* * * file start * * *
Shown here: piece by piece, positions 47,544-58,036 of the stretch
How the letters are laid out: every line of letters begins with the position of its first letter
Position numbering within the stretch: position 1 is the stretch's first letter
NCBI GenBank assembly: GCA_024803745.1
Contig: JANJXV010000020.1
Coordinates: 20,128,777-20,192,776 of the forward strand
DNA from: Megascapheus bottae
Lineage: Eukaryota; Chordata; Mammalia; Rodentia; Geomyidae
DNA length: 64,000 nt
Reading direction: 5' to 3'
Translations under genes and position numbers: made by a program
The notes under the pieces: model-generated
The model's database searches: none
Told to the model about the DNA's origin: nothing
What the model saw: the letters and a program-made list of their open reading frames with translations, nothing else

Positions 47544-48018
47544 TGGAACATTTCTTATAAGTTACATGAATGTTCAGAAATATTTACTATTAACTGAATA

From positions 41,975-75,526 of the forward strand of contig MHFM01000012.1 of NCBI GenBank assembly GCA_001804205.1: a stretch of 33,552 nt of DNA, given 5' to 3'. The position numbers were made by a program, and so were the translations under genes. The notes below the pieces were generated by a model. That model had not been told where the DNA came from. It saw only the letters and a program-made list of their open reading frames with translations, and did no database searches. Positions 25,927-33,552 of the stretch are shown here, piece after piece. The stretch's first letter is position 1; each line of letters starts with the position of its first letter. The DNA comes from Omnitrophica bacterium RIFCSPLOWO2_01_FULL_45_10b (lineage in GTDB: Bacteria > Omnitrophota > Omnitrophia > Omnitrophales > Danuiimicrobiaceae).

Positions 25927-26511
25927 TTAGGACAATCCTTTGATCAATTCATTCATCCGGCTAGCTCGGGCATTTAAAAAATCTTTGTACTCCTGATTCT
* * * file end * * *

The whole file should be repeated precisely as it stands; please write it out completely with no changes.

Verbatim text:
Shown here: piece by piece, positions 47,544-58,036 of the stretch
How the letters are laid out: every line of letters begins with the position of its first letter
Position numbering within the stretch: position 1 is the stretch's first letter
NCBI GenBank assembly: GCA_024803745.1
Contig: JANJXV010000020.1
Coordinates: 20,128,777-20,192,776 of the forward strand
DNA from: Megascapheus bottae
Lineage: Eukaryota; Chordata; Mammalia; Rodentia; Geomyidae
DNA length: 64,000 nt
Reading direction: 5' to 3'
Translations under genes and position numbers: made by a program
The notes under the pieces: model-generated
The model's database searches: none
Told to the model about the DNA's origin: nothing
What the model saw: the letters and a program-made list of their open reading frames with translations, nothing else

Positions 47544-48018
47544 TGGAACATTTCTTATAAGTTACATGAATGTTCAGAAATATTTACTATTAACTGAATA

From positions 41,975-75,526 of the forward strand of contig MHFM01000012.1 of NCBI GenBank assembly GCA_001804205.1: a stretch of 33,552 nt of DNA, given 5' to 3'. The position numbers were made by a program, and so were the translations under genes. The notes below the pieces were generated by a model. That model had not been told where the DNA came from. It saw only the letters and a program-made list of their open reading frames with translations, and did no database searches. Positions 25,927-33,552 of the stretch are shown here, piece after piece. The stretch's first letter is position 1; each line of letters starts with the position of its first letter. The DNA comes from Omnitrophica bacterium RIFCSPLOWO2_01_FULL_45_10b (lineage in GTDB: Bacteria > Omnitrophota > Omnitrophia > Omnitrophales > Danuiimicrobiaceae).

Positions 25927-26511
25927 TTAGGACAATCCTTTGATCAATTCATTCATCCGGCTAGCTCGGGCATTTAAAAAATCTTTGTACTCCTGATTCT